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Game – n. A diversion in the form of chance, skill, endurance, or a combination of these, pursued according to certain rules.

Mister Spiffy Says: "Wait, wait, don’t start.  I don’t get it.  So, I put both feet in the sack?  Okay, and then what?   Hop?  What kind of game is this?"

Games are surely the most common activity for family reunions.  Not only are they fun, but they force (note Mister Spiffy’s word choice) family members to interact with one another.  The only thing more fun than watching the kids play games together is watching the adults try to join in as well.   Print up certificates and awards to pass out to the winners.  You can also pass out inexpensive treats to all the runners-up so that everybody "wins" something.  Mister Spiffy knows that’s the best way to go.  Also included with the instructions for some games are variants on the games.  Mister Spiffy hasn't categorized these games, but has added a warning if old out of shape adults might want to be careful.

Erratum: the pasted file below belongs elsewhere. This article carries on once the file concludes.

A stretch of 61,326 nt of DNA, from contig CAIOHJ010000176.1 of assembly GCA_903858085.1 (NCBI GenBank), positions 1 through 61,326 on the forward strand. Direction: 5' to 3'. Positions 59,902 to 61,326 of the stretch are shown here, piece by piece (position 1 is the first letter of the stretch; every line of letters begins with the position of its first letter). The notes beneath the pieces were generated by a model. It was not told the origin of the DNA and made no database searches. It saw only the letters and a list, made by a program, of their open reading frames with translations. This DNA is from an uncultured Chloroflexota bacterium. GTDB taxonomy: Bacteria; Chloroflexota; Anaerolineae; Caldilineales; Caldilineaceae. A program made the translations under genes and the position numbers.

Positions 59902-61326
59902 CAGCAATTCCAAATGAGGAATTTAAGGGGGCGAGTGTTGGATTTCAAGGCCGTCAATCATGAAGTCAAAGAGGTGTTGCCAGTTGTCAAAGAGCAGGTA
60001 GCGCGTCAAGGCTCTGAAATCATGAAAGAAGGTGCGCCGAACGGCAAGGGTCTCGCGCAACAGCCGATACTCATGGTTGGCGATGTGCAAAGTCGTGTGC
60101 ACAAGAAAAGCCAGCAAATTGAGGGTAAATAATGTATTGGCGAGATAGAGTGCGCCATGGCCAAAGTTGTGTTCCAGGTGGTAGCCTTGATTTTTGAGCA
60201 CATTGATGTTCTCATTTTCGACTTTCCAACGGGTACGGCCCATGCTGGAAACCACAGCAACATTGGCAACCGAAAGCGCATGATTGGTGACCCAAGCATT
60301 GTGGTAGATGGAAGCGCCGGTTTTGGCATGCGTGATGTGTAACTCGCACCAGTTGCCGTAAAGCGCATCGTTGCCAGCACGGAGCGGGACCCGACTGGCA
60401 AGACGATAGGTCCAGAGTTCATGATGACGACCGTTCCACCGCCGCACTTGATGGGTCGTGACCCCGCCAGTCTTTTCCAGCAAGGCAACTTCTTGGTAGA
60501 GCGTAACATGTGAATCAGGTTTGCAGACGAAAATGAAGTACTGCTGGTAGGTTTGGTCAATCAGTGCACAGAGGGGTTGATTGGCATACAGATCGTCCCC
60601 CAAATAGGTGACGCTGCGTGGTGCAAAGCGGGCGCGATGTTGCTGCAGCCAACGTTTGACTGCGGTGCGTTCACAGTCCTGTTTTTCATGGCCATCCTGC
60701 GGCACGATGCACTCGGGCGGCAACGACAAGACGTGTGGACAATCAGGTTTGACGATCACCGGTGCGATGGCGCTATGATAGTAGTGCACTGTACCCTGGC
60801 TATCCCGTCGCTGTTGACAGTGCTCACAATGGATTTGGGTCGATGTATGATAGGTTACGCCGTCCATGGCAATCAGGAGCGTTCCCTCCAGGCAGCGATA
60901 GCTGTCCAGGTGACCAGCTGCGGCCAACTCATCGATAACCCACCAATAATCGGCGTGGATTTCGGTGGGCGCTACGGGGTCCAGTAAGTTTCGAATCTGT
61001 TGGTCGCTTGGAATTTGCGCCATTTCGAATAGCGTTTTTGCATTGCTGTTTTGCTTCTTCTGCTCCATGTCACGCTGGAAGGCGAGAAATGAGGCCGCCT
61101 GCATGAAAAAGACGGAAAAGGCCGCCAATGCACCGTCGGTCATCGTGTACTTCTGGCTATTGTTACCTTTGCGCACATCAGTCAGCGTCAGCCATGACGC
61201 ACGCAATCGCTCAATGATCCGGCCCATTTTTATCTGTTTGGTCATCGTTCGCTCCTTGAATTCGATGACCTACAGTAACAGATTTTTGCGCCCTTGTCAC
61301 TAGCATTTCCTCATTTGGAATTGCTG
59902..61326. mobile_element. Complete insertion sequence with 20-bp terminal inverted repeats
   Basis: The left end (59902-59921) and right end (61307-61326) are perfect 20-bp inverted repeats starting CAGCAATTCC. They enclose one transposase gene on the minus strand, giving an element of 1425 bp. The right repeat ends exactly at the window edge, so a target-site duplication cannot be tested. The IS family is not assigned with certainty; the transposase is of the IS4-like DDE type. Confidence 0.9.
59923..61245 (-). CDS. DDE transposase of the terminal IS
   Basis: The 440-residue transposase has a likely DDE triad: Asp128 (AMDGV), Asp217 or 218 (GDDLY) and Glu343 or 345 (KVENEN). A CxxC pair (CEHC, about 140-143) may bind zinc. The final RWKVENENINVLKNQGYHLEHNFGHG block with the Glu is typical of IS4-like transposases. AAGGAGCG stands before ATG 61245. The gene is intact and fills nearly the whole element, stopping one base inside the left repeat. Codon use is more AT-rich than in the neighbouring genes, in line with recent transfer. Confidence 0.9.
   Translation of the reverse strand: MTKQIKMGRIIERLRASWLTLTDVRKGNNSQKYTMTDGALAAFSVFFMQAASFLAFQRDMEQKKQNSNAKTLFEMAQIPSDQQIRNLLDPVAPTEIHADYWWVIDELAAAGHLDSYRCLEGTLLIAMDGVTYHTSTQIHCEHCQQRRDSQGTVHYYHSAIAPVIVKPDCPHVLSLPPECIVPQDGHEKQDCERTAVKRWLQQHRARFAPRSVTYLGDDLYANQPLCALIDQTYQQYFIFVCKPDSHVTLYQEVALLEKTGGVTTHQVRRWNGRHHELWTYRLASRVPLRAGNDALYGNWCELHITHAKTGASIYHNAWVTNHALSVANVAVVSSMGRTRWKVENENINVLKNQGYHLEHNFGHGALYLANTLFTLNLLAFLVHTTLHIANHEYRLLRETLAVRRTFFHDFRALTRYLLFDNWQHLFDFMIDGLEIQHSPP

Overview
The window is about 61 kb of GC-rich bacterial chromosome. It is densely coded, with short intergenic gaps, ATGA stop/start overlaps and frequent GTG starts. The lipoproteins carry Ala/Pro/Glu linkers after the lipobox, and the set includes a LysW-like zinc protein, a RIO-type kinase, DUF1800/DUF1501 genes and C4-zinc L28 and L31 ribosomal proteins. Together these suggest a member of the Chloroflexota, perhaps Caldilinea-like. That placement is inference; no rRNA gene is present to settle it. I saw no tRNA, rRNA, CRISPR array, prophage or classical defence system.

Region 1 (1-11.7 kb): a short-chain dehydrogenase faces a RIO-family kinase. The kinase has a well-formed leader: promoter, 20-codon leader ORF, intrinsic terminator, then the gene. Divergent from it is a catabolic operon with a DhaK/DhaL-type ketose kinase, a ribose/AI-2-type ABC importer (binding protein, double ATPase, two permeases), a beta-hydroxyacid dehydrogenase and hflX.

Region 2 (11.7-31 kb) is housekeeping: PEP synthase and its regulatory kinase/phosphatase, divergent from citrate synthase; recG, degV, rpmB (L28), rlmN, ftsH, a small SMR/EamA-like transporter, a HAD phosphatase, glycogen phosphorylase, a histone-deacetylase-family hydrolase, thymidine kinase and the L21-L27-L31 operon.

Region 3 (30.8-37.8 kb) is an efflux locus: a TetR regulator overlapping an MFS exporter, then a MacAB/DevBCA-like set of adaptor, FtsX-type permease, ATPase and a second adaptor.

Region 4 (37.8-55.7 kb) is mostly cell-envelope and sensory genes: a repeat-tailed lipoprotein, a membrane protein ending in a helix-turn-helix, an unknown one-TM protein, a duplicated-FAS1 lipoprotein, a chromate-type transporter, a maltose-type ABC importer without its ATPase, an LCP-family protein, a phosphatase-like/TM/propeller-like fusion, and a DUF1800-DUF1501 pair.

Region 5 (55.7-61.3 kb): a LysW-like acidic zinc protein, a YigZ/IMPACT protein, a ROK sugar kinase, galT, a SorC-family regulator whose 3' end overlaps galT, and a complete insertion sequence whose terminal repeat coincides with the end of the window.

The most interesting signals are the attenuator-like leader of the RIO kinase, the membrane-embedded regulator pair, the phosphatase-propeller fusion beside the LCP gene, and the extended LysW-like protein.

Sack Race Three-legged Race Egg Toss Tug of War
Red Rover Capture the Flag Kick the Can Hide and Seek
Duck Duck Goose Musical Chairs Fruit Basket Red light, Green light
War Ball Mummy Wrap Hay is for Horses Fish Pond
Family Trivia Board games Scavenger Hunt
Sack Race Equipment Needed – One sack per participant.
How to Play – The old standard…get in a sack and hop to the finish line.
Variation – Put weights in the bottom of the sacks. Even more fun, put lots of weights in there without the people knowing. Ha, ha, ha…Mister Spiffy, you’re so mean.
Three-legged Race Equipment Needed – Some short pieces of rope.
How to Play – Divide up into teams of two.  Tie the right leg of one teammate to the left leg of the other teammate.  Now try to run the race.   Hopefully they’ll gradually get in sync and it won’t be quite as hard to make it there.